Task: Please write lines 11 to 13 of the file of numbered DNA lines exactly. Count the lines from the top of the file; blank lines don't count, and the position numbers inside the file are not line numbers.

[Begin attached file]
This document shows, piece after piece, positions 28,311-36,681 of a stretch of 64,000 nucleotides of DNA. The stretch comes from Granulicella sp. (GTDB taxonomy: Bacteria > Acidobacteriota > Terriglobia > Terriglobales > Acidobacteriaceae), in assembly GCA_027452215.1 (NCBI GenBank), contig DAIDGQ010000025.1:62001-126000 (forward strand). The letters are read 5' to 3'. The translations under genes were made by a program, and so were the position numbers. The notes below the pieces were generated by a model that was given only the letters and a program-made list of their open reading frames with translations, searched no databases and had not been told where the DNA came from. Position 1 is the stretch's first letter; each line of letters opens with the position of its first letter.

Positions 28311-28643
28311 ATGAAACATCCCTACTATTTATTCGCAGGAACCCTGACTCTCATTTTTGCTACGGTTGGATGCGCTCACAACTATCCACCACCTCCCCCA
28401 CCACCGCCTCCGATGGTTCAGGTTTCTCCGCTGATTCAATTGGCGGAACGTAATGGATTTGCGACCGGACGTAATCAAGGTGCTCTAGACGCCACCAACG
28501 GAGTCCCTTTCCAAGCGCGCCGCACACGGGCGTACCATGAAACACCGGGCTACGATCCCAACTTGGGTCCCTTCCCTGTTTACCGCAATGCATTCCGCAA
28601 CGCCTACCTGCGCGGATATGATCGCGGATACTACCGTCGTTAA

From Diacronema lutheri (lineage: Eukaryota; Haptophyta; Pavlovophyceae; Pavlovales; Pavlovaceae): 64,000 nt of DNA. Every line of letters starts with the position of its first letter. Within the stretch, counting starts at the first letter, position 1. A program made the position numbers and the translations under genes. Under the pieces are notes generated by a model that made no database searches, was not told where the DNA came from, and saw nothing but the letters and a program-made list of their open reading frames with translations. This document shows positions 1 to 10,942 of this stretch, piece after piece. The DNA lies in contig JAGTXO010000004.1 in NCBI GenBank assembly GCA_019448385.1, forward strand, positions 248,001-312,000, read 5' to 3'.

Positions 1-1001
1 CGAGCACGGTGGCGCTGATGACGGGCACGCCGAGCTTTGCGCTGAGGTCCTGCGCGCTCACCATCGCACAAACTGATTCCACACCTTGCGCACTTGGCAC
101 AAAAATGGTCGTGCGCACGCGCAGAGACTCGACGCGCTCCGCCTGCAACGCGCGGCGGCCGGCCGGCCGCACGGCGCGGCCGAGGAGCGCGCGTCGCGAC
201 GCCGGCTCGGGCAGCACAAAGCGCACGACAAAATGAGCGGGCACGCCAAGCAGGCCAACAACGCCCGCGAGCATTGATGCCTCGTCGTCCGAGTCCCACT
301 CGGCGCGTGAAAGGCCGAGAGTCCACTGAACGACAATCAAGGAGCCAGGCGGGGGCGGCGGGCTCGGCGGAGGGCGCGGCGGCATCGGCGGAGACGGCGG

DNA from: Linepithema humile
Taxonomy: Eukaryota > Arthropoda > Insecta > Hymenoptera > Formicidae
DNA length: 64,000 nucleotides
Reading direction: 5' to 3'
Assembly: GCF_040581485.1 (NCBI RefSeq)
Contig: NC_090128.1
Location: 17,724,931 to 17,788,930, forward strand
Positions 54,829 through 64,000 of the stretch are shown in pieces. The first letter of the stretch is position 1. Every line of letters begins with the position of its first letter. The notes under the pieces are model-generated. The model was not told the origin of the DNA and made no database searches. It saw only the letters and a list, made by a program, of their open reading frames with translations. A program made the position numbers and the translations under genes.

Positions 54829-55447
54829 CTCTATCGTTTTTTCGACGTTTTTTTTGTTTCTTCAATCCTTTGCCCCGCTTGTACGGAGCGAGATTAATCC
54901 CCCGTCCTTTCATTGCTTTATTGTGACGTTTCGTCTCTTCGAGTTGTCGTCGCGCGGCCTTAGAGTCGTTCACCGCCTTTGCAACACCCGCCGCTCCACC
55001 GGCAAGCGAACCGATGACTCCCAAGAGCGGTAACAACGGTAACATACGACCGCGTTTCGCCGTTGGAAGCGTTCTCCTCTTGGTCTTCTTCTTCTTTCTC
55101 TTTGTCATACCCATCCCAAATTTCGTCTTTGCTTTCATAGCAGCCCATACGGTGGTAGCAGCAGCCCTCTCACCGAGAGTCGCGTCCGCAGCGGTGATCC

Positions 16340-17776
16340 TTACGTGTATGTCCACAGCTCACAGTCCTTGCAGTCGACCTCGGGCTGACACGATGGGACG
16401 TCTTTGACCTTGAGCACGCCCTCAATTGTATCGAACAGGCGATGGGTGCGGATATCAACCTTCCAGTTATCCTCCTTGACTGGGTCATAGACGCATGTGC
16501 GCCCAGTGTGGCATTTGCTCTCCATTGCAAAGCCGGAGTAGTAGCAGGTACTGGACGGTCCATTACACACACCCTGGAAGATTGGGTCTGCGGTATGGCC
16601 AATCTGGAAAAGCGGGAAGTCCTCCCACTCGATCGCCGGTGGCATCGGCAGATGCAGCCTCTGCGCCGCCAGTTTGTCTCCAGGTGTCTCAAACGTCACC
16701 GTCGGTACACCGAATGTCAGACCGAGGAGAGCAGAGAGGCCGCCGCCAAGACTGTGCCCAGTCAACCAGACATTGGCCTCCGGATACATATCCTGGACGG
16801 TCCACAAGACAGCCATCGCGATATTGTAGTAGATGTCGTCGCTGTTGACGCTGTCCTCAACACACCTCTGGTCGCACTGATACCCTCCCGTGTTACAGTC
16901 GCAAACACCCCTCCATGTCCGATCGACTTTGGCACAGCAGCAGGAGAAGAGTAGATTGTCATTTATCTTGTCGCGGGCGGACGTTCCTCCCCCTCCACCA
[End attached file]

201 GCCGGCTCGGGCAGCACAAAGCGCACGACAAAATGAGCGGGCACGCCAAGCAGGCCAACAACGCCCGCGAGCATTGATGCCTCGTCGTCCGAGTCCCACT
301 CGGCGCGTGAAAGGCCGAGAGTCCACTGAACGACAATCAAGGAGCCAGGCGGGGGCGGCGGGCTCGGCGGAGGGCGCGGCGGCATCGGCGGAGACGGCGG

DNA from: Linepithema humile